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Careers in Science From the Field
Dr. Kent E. Vrana is a Professor and the Director
of Graduate Studies in the Department of Physiology and Pharmacology
at the Wake Forest University School of Medicine. He received biochemistry
degrees from the University of Iowa (BS, 1978) and the Louisiana
State University School of Medicine (Ph.D., 1983) and was an NIH
postdoctoral fellow in the Department of Embryology at the Carnegie
Institution of Washington (in Baltimore, MD). On January 1, 2004,
Dr. Vrana assumes the position of Elliot S. Vesell Professor and
Chair of Pharmacology at the Penn State University College of Medicine
in Hershey, PA.
What is your profession?
My title is the Elliot S. Vesell Professor and Chairman of the Department
of Pharmacology at Penn State University School of Medicine. So
you can think of me as the chief academic and scientific officer
for a small companyand by small company I mean the Department
of Pharmacology. We have 17 faculty members in my unit, and a little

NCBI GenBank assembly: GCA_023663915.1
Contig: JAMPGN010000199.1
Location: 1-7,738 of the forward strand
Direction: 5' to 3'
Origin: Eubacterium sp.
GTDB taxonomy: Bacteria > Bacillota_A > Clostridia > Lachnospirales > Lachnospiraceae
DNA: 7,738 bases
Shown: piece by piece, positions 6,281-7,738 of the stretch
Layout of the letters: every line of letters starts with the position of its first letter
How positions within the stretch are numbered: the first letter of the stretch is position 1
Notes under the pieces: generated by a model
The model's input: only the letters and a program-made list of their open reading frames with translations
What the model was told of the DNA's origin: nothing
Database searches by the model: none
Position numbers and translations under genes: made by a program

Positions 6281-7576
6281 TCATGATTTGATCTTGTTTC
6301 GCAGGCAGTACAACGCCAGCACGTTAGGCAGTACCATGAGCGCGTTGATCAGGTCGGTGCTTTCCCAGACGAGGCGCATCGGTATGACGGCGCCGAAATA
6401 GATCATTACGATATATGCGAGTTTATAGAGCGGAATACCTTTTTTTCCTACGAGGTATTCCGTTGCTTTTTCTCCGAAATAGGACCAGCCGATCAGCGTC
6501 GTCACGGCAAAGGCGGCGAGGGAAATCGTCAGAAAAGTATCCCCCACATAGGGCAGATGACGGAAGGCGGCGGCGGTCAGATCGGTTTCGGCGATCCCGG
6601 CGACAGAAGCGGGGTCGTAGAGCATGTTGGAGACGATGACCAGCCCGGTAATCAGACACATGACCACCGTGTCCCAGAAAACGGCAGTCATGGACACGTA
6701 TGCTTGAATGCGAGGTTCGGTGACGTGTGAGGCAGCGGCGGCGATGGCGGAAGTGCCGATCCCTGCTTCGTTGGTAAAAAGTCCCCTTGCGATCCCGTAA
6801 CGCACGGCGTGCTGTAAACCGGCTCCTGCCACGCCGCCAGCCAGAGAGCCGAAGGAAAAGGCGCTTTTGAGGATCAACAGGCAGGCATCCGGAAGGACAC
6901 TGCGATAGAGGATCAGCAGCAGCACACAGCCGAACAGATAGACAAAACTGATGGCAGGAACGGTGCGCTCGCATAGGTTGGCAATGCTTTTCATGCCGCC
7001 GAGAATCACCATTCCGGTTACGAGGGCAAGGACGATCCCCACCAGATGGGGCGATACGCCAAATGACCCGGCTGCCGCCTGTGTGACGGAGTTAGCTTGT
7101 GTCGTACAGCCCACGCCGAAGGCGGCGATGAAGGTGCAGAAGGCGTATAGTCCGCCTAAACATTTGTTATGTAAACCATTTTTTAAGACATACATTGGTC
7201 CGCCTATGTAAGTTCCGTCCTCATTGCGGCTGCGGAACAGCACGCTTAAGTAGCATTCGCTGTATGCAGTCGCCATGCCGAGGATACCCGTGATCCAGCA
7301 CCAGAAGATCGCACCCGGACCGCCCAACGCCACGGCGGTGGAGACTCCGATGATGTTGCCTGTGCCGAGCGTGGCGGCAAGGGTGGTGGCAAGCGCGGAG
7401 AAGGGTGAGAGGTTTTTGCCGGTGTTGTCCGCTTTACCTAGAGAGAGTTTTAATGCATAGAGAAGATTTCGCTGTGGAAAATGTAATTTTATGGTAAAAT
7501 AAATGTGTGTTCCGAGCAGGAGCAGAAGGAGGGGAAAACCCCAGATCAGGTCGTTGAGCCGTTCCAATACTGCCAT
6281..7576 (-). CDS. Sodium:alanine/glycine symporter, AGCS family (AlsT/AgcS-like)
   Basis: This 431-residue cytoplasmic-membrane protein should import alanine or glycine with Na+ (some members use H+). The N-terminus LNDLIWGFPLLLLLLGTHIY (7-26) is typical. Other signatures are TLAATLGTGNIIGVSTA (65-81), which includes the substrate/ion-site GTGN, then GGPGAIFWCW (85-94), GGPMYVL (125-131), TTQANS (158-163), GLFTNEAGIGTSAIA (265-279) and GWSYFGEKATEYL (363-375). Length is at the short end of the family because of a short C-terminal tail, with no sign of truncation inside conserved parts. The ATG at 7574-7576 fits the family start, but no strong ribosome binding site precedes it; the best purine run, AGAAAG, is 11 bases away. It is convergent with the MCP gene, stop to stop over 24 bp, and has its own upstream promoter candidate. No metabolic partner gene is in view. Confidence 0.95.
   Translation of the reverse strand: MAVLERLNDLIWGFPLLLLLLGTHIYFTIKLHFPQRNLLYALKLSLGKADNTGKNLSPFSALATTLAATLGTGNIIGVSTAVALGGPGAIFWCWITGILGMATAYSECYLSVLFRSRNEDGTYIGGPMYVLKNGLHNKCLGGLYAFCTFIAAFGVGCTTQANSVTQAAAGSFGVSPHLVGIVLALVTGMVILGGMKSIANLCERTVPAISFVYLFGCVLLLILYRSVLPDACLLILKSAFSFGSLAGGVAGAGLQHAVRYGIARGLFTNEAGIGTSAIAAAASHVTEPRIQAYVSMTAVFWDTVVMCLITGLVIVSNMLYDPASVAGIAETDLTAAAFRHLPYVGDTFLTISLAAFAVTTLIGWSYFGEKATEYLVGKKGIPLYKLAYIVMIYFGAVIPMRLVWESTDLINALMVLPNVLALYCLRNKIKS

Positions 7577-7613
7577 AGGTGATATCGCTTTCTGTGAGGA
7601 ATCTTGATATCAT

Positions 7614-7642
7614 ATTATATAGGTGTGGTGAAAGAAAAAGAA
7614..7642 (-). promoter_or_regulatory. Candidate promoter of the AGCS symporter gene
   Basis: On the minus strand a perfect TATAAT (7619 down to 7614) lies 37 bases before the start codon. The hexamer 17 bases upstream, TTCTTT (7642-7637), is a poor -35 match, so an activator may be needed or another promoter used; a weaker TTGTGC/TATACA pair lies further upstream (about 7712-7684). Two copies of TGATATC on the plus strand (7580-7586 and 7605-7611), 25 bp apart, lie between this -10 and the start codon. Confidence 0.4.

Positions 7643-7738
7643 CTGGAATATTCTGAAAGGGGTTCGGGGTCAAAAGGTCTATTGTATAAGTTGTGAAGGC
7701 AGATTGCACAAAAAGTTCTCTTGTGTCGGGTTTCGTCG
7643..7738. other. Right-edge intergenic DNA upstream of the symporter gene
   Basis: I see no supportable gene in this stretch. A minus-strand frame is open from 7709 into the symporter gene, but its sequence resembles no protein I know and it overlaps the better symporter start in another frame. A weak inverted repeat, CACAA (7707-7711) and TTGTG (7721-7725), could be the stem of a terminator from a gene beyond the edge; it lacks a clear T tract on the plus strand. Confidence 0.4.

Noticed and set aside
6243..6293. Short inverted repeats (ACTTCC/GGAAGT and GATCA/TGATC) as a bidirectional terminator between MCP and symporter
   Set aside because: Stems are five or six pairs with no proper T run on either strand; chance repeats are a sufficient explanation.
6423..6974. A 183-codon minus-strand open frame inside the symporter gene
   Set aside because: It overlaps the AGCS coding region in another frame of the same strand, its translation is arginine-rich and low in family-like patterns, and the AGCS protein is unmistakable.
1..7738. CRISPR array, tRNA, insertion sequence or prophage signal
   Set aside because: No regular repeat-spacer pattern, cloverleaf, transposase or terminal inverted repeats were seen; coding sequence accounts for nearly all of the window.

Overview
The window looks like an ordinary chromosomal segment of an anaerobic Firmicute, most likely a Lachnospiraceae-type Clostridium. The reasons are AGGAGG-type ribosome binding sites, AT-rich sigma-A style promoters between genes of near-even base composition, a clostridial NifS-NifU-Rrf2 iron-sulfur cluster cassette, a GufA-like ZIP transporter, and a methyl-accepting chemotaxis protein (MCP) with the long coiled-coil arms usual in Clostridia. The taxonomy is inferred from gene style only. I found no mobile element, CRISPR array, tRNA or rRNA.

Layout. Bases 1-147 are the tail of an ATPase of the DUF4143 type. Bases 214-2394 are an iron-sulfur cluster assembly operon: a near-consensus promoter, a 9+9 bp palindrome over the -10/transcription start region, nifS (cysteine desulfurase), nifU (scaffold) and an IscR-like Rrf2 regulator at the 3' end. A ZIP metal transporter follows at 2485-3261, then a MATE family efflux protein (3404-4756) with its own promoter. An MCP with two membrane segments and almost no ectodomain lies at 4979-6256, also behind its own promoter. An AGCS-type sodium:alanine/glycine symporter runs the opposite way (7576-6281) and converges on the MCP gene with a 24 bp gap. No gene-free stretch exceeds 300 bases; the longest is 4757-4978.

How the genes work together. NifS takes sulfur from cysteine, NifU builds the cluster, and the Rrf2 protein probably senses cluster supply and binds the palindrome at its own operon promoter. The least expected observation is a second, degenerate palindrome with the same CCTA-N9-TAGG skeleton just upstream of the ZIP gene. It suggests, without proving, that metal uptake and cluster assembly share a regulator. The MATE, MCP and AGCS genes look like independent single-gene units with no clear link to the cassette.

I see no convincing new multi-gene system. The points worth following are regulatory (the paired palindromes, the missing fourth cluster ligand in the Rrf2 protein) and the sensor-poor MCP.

over 100 employees, and our task is to train the next generation
of scientists and clinicians, and we teach them about drugs. So
my job is splitabout 75 percent research, 15 percent administration
and 10 percent teaching.
What are the responsibilities of your position?
From the institutional standpoint, my job is to oversee our teaching
efforts and to provide the resources, because in academia, investigators
are independent, so my main task for them is to provide them with
resources to do good science. At the same time, I direct a medium-sized
research group, which at its peak will be about 12 or 15 people:
a mixture of PhDs, technicians and graduate students, to do my own
research, which is in stem cells and brain molecular biology. So
my main task is primarily guidingas much as you can with a
bunch of independent-minded PhDsthe direction of research
in the pharmacology field for Penn State. I also have more global
issues of how does pharmacology fits with biochemistry and things
Can you describe a typical week in your position?
My day starts at 7 in the morning. I arrive at work, spend the morning
doing administration and teaching. That involves a series of meetings
to discuss where the department is going, writing grants, reviewing
papers, and then the afternoons are blocked off for actually doing
science. In that case I'll be not in my academic office, but hopefully
in my research office interacting with graduate students, post-docs
and faculty in my own research group. It has been a couple of years
since I actually had my own research project. I would say about
5 percent of the time I will actually be doing hands-on research,
but 50 percent of the time I'll be interacting with folks doing
research and guiding their careers. My typical workweek is about